Preventing Identity Theft

It is such a sad fact of life today that we cannot trust anyone anymore. Unless identity theft has happened to you or someone you know, it is quite common for people to think it will not happen to them.

Unfortunately unless you start to protect your personal information and privacy, anything can happen. Often consumers believe that identity theft is carried out only by top master criminals who gained access to banking computer files by an experienced hacker. No, a lot of information thieving is secured by local criminals and can even be someone you know well.

There are quite a few things you can do to start protecting your personal information. Invest in a good shredder; the type that cross shreds are well worth the extra money against the strip style. Destroy anything that contains your details before it throwing away, even junk mail that shows your name and address.

The Internet is notorious for identity theft; thieves regularly forward emails to unsuspecting consumers. Copying a bank or financial logo as a disguise, they will email thousands of people at one time. They work on the premise that a high percentage of those sent will be received by people who do in fact have an account with the corresponding email. This is known as “phishing.” Usually the message is something along the lines of a security breach on your account and you are advised to log in.

If you should receive one of these emails, delete it. Some banks request that you forward phishing emails to them. If you have any doubt that the email may have been genuine, then go directly to your official bank online site and check your details there.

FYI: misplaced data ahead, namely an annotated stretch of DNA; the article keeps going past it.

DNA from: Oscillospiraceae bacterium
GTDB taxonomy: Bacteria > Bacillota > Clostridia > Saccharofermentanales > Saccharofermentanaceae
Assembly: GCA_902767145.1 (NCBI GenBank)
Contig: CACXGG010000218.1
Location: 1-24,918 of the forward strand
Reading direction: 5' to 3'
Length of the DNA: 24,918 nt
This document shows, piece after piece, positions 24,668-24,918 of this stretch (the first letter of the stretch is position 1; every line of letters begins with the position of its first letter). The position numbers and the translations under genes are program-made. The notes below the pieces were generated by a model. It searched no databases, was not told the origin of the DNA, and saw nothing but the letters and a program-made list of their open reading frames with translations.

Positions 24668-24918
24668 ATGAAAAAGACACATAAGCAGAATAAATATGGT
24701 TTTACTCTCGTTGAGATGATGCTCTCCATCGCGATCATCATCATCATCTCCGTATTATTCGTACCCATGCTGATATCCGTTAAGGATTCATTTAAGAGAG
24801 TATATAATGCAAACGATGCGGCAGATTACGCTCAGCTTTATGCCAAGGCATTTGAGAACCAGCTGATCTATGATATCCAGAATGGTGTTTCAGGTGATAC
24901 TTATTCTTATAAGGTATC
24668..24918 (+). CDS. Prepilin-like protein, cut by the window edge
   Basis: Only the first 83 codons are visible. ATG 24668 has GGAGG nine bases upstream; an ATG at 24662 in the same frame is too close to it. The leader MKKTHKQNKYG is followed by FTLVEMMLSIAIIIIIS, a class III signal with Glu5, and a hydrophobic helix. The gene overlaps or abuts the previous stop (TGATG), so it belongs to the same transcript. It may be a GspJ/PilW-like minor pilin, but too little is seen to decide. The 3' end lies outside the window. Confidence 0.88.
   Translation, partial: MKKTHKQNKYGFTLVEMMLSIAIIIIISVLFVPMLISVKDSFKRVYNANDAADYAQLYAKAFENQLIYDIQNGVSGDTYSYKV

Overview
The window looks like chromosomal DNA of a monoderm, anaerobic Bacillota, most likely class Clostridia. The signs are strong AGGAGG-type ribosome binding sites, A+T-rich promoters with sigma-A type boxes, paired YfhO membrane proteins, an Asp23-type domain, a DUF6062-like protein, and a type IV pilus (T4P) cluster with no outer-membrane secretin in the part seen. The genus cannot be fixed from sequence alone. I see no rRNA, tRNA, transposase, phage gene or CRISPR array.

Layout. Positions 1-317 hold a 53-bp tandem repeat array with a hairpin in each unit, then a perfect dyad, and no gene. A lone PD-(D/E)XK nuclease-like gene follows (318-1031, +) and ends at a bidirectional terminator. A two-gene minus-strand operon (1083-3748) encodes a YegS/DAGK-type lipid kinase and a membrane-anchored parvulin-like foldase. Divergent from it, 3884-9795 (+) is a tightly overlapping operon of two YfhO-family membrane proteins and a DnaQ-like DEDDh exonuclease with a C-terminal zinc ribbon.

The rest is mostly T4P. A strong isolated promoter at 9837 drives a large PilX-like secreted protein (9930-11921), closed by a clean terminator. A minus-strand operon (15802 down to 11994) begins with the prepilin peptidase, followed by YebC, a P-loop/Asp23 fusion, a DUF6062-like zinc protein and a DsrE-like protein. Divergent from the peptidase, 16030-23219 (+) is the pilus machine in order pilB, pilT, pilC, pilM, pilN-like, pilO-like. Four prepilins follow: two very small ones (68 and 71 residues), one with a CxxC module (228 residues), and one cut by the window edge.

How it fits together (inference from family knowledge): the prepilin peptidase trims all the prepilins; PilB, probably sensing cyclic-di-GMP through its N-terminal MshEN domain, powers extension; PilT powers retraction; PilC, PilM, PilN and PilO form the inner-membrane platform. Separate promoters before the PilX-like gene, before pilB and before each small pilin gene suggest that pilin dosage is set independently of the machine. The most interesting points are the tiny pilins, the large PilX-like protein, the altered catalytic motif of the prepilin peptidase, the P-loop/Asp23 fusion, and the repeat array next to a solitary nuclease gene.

Other requests for your details may arrive in the form of lottery wins or inheritance claims; do not give your details to anyone.

There are many methods that criminals can use to in order to compile information about you. The phone rings, you answer, the caller said it was your credit card company or even the phone company. Then the caller starts to ask if he can identify your account; he requests your full name, birth date, simple questions that consumers are giving out without a second thought. If any company calls you, do not give out personal information of any kind. You may be offered a phone number you can call back on, but do not use it. Check the company’s number yourself.

It is a wise decision to subscribe to one of the credit report agencies and regularly monitor your credit file to ensure that there has not been any activity against your identity.

When you are online, it makes good sense to protect yourself; ensure that you use different passwords for all log-in accounts you have. Open a new email address using a non-description name, one that you can operate for general use. If you are shopping check for the https://’ and the golden padlock. If buying from sites such as eBay, use PayPal for security.

And finally, if you are thinking of updating your computer, do not throw away your old hard drive without taking professional advice on how to clear all the data that is stored there.